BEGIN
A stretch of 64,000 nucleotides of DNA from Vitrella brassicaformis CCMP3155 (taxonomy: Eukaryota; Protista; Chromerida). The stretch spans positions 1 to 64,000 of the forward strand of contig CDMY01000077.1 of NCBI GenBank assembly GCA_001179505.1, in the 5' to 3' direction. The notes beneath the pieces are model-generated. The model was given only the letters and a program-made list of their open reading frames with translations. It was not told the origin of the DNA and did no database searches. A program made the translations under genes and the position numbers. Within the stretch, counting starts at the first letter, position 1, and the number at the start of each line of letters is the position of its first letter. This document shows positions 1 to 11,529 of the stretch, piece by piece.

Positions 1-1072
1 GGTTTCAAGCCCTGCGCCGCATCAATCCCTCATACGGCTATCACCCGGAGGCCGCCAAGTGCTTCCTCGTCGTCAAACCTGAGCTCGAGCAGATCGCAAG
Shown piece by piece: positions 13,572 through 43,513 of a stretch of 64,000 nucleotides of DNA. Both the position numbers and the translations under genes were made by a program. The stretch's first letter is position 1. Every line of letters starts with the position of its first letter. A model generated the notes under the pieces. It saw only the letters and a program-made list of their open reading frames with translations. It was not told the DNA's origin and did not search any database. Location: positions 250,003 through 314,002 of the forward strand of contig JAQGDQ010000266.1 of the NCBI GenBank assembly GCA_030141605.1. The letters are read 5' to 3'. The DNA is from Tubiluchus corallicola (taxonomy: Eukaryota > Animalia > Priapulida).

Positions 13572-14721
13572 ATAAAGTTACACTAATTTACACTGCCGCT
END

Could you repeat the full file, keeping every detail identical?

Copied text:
A stretch of 64,000 nucleotides of DNA from Vitrella brassicaformis CCMP3155 (taxonomy: Eukaryota; Protista; Chromerida). The stretch spans positions 1 to 64,000 of the forward strand of contig CDMY01000077.1 of NCBI GenBank assembly GCA_001179505.1, in the 5' to 3' direction. The notes beneath the pieces are model-generated. The model was given only the letters and a program-made list of their open reading frames with translations. It was not told the origin of the DNA and did no database searches. A program made the translations under genes and the position numbers. Within the stretch, counting starts at the first letter, position 1, and the number at the start of each line of letters is the position of its first letter. This document shows positions 1 to 11,529 of the stretch, piece by piece.

Positions 1-1072
1 GGTTTCAAGCCCTGCGCCGCATCAATCCCTCATACGGCTATCACCCGGAGGCCGCCAAGTGCTTCCTCGTCGTCAAACCTGAGCTCGAGCAGATCGCAAG
Shown piece by piece: positions 13,572 through 43,513 of a stretch of 64,000 nucleotides of DNA. Both the position numbers and the translations under genes were made by a program. The stretch's first letter is position 1. Every line of letters starts with the position of its first letter. A model generated the notes under the pieces. It saw only the letters and a program-made list of their open reading frames with translations. It was not told the DNA's origin and did not search any database. Location: positions 250,003 through 314,002 of the forward strand of contig JAQGDQ010000266.1 of the NCBI GenBank assembly GCA_030141605.1. The letters are read 5' to 3'. The DNA is from Tubiluchus corallicola (taxonomy: Eukaryota > Animalia > Priapulida).

Positions 13572-14721
13572 ATAAAGTTACACTAATTTACACTGCCGCT